How can it be that general nurses pause or even drop out of their recognition procedure?
Rebecca Atanassov: Many general nurses who have obtained their qualification in third countries are required to complete a compensation measure on their way to full recognition. Unfortunately, after receiving a notice “requiring” a compensation measure, general nurses may put the process “on hold” for the time being or even over the long term. In contrast, the risk of an extended pause or dropping out is lower if the general nurses have already begun training. Central to this, according to our study, are three barriers on the pathway into training: First of all, in some cases notices are not written in a way which is easy to understand for applicants. This means they are not fulfilling their function as a guide to the next steps to take. In some regions there is also an insufficient offer of appropriate compensation measures. Another hurdle is that participation often requires specific German-language skills and also specialist language skills.
Why is it a problem if recognition is not completed?
Carolin Böse: People dropping out of the process is obviously a problem because there is a desperate need for skilled workers in nursing. It is not possible to access the labour market without full recognition because nursing is a regulated profession. It is also disappointing for general nurses if they are unable to work in line with the level of their qualification. Some then work as care assistants. However they then earn less and the nature of their employment is different to that of a specialist skilled worker. Then there's the fact that general nurses have already invested a great deal of time and money in recognition up to the point of receiving a notice with a “requirement”. At this point the advisers and competent authorities have also invested a lot of time too. In our study we therefore wanted to investigate the relevant evidence from the recognition statistics. It became clear from qualitative interviews with employees at advisory centres and competent authorities that the problem is widely recognised. We also talked to general nurses with recognition about their experiences in this regard.
What specific proposals do you have for preventing drop-outs from the process?
Moritz Scholz: One example would be improving the notices. They should be written more clearly and their “role as a guide” should be developed. The recognition monitoring project is currently in the process of standardising notices nationally for teaching professions and is working with the competent authorities in the federal states to produce a “sample notice”. These could then be used in other professions – such as nursing. It is also vital that there is a sufficient offer of appropriate compensation measures in the respective region. This certainly requires much greater networking between the stakeholders involved. In addition, the acquisition of language skills must always be considered. Coordinated offers are necessary to prevent general nurses dropping out of recognition and remaining in auxiliary activities. Integrated language training such as the “INGA Pflege” adaptation period is a good example. Employers should also support their general nurses in the process of acquiring German language skills.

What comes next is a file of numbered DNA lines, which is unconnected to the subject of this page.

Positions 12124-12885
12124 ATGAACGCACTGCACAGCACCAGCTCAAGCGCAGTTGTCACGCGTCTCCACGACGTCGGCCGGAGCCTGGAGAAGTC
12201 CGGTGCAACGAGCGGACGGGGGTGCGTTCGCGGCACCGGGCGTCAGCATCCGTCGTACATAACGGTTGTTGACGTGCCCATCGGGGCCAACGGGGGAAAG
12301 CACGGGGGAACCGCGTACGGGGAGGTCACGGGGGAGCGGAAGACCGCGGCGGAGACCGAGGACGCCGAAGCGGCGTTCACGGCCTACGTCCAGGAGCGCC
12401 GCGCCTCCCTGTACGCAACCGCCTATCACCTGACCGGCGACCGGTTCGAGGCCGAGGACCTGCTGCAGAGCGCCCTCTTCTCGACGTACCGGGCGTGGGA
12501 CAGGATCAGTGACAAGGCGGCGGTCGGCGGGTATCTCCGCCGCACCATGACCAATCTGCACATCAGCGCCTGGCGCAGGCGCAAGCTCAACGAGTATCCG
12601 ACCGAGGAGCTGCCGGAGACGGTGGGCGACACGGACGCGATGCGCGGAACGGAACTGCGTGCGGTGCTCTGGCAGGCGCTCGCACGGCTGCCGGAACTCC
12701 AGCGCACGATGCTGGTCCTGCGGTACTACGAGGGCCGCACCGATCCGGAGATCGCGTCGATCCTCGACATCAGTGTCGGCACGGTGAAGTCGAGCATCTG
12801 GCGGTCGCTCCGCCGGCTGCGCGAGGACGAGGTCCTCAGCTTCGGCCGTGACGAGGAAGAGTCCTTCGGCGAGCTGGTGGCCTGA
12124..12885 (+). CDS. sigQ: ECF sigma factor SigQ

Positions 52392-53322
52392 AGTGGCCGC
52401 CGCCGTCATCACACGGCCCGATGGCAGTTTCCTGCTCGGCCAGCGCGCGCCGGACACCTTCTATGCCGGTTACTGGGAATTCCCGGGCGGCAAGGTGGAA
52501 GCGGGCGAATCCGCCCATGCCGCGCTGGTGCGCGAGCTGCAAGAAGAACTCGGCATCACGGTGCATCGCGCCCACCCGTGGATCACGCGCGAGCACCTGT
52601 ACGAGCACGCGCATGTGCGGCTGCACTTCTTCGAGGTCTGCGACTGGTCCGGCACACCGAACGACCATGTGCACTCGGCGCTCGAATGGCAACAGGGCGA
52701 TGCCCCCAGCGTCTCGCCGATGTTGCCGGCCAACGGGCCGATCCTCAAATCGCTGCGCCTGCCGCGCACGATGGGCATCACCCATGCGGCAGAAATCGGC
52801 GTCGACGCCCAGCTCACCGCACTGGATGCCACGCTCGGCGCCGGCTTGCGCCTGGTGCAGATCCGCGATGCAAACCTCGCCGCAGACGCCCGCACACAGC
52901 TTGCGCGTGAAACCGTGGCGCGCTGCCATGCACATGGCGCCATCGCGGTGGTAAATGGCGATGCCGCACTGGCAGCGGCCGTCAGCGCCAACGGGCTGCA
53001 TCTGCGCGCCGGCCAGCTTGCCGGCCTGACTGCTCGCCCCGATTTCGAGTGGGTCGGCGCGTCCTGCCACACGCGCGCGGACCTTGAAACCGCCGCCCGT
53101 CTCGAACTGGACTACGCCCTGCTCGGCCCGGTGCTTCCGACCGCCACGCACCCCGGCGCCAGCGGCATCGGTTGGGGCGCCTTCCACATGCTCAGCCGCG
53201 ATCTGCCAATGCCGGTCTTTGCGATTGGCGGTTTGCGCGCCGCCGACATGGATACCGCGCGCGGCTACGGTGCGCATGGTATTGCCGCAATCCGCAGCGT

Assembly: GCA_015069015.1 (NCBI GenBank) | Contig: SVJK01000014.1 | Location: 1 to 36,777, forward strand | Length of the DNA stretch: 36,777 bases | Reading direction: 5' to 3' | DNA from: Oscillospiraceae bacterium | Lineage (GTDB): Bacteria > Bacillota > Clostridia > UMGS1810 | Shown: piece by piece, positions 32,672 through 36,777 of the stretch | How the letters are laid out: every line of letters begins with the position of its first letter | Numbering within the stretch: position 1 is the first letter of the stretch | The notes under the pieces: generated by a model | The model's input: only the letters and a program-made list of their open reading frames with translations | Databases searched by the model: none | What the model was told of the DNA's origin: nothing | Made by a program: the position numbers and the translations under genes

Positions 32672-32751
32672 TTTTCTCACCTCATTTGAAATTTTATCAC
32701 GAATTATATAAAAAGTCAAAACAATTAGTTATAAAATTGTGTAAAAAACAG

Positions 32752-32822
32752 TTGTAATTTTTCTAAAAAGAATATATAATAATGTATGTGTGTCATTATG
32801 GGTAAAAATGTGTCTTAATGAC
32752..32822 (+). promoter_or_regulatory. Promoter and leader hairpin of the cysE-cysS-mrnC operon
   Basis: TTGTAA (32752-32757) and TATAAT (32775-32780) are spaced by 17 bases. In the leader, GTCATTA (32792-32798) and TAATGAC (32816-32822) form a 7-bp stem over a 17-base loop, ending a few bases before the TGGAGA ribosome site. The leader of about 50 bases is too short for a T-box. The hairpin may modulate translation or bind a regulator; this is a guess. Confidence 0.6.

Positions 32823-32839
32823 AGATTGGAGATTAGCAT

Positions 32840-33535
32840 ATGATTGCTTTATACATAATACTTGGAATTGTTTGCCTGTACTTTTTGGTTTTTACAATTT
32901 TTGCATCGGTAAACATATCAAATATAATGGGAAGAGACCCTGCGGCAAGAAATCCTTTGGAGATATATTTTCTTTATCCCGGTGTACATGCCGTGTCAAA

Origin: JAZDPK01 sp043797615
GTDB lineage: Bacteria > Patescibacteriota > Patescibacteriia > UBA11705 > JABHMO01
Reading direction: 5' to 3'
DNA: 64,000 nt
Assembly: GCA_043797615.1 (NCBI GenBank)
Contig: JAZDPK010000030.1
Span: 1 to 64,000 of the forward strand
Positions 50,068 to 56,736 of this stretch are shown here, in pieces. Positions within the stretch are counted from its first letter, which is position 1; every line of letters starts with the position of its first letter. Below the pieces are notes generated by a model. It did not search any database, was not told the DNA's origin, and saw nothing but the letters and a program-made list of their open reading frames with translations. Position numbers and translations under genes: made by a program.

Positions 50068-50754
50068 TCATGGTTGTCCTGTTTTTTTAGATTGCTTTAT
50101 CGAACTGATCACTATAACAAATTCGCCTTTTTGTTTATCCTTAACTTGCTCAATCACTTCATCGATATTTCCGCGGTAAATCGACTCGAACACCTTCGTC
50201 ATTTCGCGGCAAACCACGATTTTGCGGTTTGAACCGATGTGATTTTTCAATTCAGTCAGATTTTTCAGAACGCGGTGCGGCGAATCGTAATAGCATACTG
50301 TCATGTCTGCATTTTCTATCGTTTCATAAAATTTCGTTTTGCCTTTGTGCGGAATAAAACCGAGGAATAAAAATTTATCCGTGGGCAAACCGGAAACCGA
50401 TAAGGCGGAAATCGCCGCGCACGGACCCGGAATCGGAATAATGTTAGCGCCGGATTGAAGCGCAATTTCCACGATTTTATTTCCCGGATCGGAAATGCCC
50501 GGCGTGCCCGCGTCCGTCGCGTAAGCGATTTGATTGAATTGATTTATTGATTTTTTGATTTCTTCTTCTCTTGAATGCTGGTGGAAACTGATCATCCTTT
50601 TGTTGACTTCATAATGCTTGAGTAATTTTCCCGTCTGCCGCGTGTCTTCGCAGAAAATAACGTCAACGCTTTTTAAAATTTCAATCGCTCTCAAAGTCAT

The interview with Rebecca Atanassov, Carolin Böse and Moritz Scholz took place in June 2023. They wrote the study “Lost nurses” and are research assistants on the recognition monitoring project of the Federal Institute for Vocational Education and Training (BIBB) which provides academic support for the implementation of the Recognition Act. Contact for questions: email@example.com
The study “Lost nurses. When the “requirement” of a compensation measure might hamper the recognition procedure and how drop-outs can be avoided” was published in May 2023 in the “BIBB Discussion Paper” series.